Having come off the mountain, we entertain ourselves with the numerous food options available to us. We could dine in France or Italy, if we wanted. Instead, we opted to dine in the Swiss countryside at a restaurant in Montreaux, Le Montagne. Little did we know that our adventure wasn’t over!
Mary’s GPS was both a bane and a godsend. Without it we couldn’t have found our way anywhere, but with it, we experienced a few interesting and adventurous driving situations. For instance, on our way to the restaurant, we apparently took a wrong turn without knowing it. The GPS kept directing us and at one point in the drive, I noticed we were heading up a seriously steep drive. It didn’t start steep and at the point I noticed that it might be too steep to drive, we were committed. Galen said something about punching it over the top and I think he was right. Instinctively, I did exactly that. The car scraped the road as we crested and lunged directly into traffic stopping short of a set of railroad tracks where the gate was down and the train arriving. As the car came over the hill, I thought the scraping was me going over a curb and my first thought was that I wasn’t on a road at all. I took a quick check for pedestrians and traffic. Miraculously, I didn’t hit anyone and no one hit me. There are two cars at the gate to my left and they drive around me giving me enough space to set the car back on the road properly. People ahead of me on the other side of the train gates are staring at us. I adjust the car and we set off to the sound of the GPS lady ‘recalculating.’
It’s not long before the adrenaline of that moment has passed and we find ourselves on more single track roads. At first, it seems plausible that this could be the way, but after the 2nd single track, I’m aware that I wish I had turned around at some point and found the real road. We are pretty sure that we are not on the right roads but we believe we will still arrive at our destination if we listen to the GPS. The roads are getting narrower and the drop offs appear to scream at me. I’m surprised I can keep driving and I secretly pray I don’t encounter oncoming traffic. The pull offs are fewer and farther between and with the windy, narrow roads and steep edge lines, I’m worried I won’t find it in me to back up if necessary. One more detour and we course correct to find ourselves on the last of these scary roads. I start driving up and immediately feel fear tugging at me. I’m not sure if Galen and Mary can sense my apprehension but Mary points out how close to the hillside edge I’m driving. I’m willing to risk some scratches and maybe a lost side mirror if I can avoid driving too close to the driver’s edge. Dramatic visions of the driver’s edge crumbling away underneath me overpower any other sense until we find ourselves back on the main road and finally at the restaurant where we enjoy solitude and exclusivity as we are the only patrons dining at that time.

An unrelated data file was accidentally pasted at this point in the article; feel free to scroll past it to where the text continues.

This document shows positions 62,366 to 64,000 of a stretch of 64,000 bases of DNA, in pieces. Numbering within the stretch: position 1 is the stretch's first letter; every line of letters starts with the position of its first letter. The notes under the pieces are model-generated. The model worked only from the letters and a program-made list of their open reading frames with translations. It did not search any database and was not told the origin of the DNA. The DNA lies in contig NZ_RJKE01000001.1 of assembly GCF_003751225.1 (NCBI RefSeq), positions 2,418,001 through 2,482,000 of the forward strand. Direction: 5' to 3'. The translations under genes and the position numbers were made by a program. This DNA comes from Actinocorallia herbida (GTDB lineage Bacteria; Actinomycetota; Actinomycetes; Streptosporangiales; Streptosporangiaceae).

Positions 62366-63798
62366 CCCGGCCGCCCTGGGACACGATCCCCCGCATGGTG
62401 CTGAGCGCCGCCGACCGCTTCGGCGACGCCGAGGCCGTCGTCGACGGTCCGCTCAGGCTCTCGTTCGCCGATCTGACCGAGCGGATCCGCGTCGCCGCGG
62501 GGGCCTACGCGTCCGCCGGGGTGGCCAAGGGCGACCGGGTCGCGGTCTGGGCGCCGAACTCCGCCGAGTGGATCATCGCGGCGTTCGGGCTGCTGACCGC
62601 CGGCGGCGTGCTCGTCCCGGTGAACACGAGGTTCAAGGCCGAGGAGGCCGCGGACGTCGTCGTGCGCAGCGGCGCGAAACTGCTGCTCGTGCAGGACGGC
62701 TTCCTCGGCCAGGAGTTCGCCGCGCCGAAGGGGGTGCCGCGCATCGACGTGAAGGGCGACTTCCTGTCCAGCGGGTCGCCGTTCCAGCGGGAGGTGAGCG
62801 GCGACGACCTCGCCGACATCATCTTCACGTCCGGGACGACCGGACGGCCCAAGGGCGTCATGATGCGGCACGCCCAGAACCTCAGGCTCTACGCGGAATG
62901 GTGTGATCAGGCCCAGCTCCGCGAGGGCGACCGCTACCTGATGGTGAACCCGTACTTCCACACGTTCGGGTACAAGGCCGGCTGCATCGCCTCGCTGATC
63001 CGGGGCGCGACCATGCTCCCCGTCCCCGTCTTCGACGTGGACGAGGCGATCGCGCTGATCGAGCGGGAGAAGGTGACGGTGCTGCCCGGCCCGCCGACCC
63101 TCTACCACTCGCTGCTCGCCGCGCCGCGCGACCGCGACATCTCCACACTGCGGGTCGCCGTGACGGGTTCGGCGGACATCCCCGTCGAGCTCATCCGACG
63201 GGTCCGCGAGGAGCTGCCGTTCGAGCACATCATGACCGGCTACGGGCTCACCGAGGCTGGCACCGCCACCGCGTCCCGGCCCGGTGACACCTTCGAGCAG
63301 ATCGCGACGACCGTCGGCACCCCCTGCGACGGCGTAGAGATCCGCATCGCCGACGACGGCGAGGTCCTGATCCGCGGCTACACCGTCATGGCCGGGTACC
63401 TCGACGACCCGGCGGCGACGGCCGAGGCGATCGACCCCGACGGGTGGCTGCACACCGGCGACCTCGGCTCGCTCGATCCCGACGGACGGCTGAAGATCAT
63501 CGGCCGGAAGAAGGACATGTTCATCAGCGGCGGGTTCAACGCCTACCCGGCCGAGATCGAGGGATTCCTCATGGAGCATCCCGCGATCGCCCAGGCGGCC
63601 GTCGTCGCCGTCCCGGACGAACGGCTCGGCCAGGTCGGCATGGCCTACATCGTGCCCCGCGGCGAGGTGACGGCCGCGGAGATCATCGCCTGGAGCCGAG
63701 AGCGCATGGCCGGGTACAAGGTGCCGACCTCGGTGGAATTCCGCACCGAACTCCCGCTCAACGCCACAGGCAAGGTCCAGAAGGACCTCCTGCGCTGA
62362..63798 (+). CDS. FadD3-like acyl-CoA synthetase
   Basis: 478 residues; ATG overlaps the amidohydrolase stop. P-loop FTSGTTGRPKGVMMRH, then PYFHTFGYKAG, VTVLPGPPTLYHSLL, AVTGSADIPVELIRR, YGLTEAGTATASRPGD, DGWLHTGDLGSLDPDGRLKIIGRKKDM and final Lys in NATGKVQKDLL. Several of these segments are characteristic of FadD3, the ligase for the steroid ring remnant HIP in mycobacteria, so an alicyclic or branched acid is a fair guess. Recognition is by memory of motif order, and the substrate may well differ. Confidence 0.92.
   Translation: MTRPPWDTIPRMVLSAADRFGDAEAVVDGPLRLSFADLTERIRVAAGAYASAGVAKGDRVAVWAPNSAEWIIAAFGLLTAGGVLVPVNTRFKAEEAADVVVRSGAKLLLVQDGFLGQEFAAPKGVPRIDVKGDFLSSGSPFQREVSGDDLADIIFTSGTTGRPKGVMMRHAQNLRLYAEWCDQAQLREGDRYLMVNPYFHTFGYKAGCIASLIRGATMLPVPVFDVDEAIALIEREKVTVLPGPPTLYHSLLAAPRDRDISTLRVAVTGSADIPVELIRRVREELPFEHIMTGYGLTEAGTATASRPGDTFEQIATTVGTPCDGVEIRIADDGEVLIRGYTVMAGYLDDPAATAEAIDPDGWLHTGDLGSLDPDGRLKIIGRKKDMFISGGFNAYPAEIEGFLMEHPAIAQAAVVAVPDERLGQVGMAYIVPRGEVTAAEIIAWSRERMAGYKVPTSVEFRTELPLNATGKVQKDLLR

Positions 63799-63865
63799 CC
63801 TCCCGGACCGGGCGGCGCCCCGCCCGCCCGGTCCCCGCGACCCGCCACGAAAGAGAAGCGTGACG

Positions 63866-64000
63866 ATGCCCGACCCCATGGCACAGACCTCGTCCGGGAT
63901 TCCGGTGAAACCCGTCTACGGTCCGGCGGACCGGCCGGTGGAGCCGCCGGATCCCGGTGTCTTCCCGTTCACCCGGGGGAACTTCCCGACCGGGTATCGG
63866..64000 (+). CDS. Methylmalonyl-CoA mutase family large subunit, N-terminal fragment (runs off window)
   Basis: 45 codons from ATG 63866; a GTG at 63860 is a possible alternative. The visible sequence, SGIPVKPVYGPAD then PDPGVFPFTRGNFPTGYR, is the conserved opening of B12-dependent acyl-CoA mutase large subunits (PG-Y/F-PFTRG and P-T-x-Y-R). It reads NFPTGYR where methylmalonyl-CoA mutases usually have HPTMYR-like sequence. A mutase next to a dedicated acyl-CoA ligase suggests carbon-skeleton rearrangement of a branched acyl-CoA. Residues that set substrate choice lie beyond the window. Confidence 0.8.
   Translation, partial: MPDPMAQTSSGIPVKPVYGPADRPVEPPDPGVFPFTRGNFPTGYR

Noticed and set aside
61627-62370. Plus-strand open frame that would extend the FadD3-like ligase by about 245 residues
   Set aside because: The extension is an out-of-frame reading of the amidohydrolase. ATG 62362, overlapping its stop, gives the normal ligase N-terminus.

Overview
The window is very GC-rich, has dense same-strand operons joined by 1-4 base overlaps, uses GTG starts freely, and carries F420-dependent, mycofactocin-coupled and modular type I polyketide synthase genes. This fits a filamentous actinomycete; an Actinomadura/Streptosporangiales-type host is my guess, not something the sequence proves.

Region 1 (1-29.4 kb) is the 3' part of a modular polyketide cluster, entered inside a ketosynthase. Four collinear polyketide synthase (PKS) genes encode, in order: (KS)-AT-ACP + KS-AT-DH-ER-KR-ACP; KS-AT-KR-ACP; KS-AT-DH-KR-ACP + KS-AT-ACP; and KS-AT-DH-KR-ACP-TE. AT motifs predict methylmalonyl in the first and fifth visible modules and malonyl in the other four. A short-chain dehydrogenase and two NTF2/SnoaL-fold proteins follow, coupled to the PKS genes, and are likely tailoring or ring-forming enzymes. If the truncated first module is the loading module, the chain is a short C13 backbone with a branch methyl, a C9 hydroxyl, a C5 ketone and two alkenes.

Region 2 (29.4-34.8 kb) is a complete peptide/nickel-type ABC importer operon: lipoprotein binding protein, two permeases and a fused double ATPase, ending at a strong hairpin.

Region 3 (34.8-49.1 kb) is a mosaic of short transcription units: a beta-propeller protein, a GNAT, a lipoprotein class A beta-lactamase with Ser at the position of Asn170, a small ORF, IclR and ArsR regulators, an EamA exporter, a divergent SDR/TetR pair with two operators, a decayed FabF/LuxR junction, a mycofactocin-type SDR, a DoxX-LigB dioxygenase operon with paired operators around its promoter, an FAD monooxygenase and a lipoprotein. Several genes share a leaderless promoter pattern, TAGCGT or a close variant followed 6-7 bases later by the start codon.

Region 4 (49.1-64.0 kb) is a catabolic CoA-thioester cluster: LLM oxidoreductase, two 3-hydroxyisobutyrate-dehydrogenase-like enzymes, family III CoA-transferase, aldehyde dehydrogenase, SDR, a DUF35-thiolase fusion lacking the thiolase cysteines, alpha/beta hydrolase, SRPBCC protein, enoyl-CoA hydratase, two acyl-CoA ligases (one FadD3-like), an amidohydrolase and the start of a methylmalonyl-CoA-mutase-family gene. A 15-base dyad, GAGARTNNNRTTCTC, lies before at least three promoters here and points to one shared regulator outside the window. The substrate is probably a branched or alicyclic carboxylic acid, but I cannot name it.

Another wonderful meal and beautiful countryside setting (I recommend this restaurant if you get the chance), but there is very little nerve left in me to embrace much more ‘excitement’ and fortunately, we encounter nothing further on our way home. In fact, we stop to take in the wrong turns and our near accident site. We are aghast at what we drove up and how we somehow couldn’t have timed it better. The road is a road, and it wasn’t a curb I drove over, it was the bottom of the car scraping the road and there are numerous scrapes, obviously from other cars. We can’t believe the GPS sent us up there. Humored, we try to capture the angle before setting off home for the night. Each of us passes out, no doubt from an adrenaline crash after all of the adventure we’d been having that day.
More photos can be found on my webshots photo site.